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Lucas County Clerk of Courts '100 percent' overqualified for night job, and loves it

  • CTY-Bernie15p-2

    Lucas County Clerk of Courts Bernie Quilter serves a customer during the night shift at Homestead Variety Store in Oregon, Ohio.

    The Blade/Lori King
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  • CTY-Bernie15p

    Lucas County Clerk of Courts Bernie Quilter works the night shift at Homestead Variety Store in Oregon, Ohio.

    The Blade/Lori King
    Buy This Image

  • CTY-Bernie15p-1

    Lucas County Clerk of Courts Bernie Quilter sells lottery tickets during his night shift at Homestead Variety Store in Oregon, Ohio.

    The Blade/Lori King
    Buy This Image

When customers approach Lucas County Clerk of Courts J. Bernie Quilter, they're as likely to ask him for a carton of cigarettes or a lottery ticket as some information about auto titles.

Mr. Quilter jokingly calls Homestead Variety — the neighborhood carryout where he moonlights two nights a week and on Saturdays — a satellite clerk's office. For a year, he has worked the cash register and stocked beer; first at a Stop 'N' Go in Maumee and now at Homestead on Seaman Road in Oregon, just a stone's throw from his home.

“I shock more people than anything,” Mr. Quilter said. “They ask me, 'Doesn't the county pay you enough?'”

CTY-Bernie15p-2

Lucas County Clerk of Courts Bernie Quilter serves a customer during the night shift at Homestead Variety Store in Oregon, Ohio.

The Blade/Lori King
Enlarge | Buy This Image

As clerk of courts, his salary is set by the state legislature at $80,807 a year. He said he picked up the side job last year to help pay for his daughter's wedding and decided to keep it.

“I just like being around people,” Mr. Quilter said.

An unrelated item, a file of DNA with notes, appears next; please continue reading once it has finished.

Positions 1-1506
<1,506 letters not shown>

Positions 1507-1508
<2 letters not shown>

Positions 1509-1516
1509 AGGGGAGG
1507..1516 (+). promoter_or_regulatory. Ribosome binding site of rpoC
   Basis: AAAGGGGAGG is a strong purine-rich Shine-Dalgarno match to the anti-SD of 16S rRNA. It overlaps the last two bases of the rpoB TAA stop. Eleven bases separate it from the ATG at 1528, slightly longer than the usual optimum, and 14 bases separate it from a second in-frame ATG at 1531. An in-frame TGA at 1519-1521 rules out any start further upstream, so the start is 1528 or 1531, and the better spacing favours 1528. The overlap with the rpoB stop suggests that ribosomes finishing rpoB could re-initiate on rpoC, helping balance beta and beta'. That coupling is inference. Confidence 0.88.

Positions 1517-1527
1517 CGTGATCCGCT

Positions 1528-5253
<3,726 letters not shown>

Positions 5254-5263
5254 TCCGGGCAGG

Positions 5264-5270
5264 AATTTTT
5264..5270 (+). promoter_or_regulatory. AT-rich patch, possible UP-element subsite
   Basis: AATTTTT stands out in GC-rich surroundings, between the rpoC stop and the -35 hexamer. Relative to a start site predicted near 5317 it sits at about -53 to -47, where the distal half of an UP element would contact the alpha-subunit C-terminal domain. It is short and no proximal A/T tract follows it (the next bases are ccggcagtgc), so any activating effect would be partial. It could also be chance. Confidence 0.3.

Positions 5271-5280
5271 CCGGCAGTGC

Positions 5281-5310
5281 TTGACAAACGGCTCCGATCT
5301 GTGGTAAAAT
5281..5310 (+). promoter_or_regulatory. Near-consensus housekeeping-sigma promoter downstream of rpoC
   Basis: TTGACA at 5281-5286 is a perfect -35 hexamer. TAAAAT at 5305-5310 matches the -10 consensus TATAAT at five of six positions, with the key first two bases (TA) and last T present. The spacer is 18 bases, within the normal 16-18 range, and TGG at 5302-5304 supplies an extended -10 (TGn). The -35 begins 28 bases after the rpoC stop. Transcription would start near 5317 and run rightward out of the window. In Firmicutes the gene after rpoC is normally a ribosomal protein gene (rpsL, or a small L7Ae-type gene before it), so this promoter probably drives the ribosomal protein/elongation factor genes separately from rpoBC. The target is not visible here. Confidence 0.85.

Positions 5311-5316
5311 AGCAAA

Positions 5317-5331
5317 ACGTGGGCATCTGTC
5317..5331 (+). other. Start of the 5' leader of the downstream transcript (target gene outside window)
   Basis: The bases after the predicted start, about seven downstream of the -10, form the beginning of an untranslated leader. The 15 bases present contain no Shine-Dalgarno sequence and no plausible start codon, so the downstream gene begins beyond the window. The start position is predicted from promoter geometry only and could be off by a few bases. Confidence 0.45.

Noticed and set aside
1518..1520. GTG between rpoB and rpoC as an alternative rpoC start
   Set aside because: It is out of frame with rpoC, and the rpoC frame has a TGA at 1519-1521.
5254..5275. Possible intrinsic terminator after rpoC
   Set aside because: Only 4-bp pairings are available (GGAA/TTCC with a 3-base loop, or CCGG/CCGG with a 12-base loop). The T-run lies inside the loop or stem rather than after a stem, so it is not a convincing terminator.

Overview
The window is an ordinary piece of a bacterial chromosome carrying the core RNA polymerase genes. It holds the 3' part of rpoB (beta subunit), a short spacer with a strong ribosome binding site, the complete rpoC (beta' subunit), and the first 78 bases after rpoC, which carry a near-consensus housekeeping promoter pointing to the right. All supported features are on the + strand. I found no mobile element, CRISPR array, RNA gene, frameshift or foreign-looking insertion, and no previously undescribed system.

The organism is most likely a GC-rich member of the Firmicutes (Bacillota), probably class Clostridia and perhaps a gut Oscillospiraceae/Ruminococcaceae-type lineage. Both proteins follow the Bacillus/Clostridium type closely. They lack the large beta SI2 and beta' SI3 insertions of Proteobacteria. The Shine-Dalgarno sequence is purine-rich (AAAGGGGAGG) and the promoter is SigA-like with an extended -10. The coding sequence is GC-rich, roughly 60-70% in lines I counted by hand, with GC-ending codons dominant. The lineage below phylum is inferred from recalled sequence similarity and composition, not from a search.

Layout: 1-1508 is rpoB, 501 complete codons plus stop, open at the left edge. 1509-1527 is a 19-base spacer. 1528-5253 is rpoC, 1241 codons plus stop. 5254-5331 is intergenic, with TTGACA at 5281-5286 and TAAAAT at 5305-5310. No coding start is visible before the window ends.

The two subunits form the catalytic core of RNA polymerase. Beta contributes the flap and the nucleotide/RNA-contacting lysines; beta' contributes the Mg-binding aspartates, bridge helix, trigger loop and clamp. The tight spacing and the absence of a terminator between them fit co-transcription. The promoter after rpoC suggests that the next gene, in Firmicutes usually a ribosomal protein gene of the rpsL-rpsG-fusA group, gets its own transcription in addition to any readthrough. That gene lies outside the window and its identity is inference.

While some people are shocked that an elected county official would be working in a carryout, those who know Mr. Quilter aren't surprised one bit.

“He sees all the people he knows. He enjoys talking to people,” said Ron Rothenbuhler, a friend and former chairman of the Lucas County Democratic Party. “He talks about that job much more than he talks about his other job.”

Mr. Quilter's wife, Michelle, said she's very supportive of what she calls “Bernie's little hobby.”

“When you are in politics and when you are a public servant the way that he is — and the way that his Dad was — you are available to the people, and you meet the people when the people can be met, and a lot of times the people can be met after hours,” she said.

At the store, she said, “People can go in, see him. He can hold court.”

Oregon resident Sharon Murphy likes to buy her lottery tickets at Homestead. On a recent visit to the store, she said she was surprised the first time she saw Mr. Quilter behind the counter, but she's not passing judgment.

“I worked two jobs for a long time,” she said.

Dustin Ulrich, whose family owns Homestead Variety, said he knows that Mr. Quilter is “100 percent” overqualified for the job, but he's glad to have him behind the counter. He said he can teach anyone how to run a cash register, but people skills are another thing altogether.

“That's what I can't teach,” Mr. Ulrich said as Mr. Quilter greeted customers and engaged them in conversation. “I'd hire 10 more Bernies if they were available.”

Mr. Quilter, 58, who has a degree in political science from the University of Toledo, worked for Toledo Edison for 21 years before entering public service full time. He was elected to two terms on Oregon City Council before being appointed Lucas County Clerk of Courts in 1999 when Harry Barlos was appointed county commissioner.

He's been elected to the job five times since then, most recently in November, 2016. It was just after the 2016 election that he took on the second job he's come to love.

“I mop the floor. I stock beer. I empty the trash. That's not embarrassing to me,” Mr. Quilter said, adding that as a child, he helped out at the Broadway Fruit Market, which his grandparents, Al and Ann Sarno, ran for nearly 50 years.

Mr. Ulrich said that when his father, Tom Ulrich, found out Mr. Quilter was working at a Maumee convenience store, he offered him a job closer to his home.

“When my Dad told me, I didn't believe it, but he's great,” Mr. Ulrich said. “He can't stop moving.”

Mr. Quilter said he's having fun, and he has no plans to drop his second job. His son is now planning to get married.

The Quilters’ daughter’s wedding last month was held at Maumee Bay State Park, in the lodge named after his father, the late State Rep. Barney Quilter, who worked for more than 20 years to make the park a reality. Mr. Quilter said there was no discount for relatives. 

“I think they charged me double,” he said with a laugh.

Contact Jennifer Feehan at jfeehan@theblade.com or 419-213-2134.

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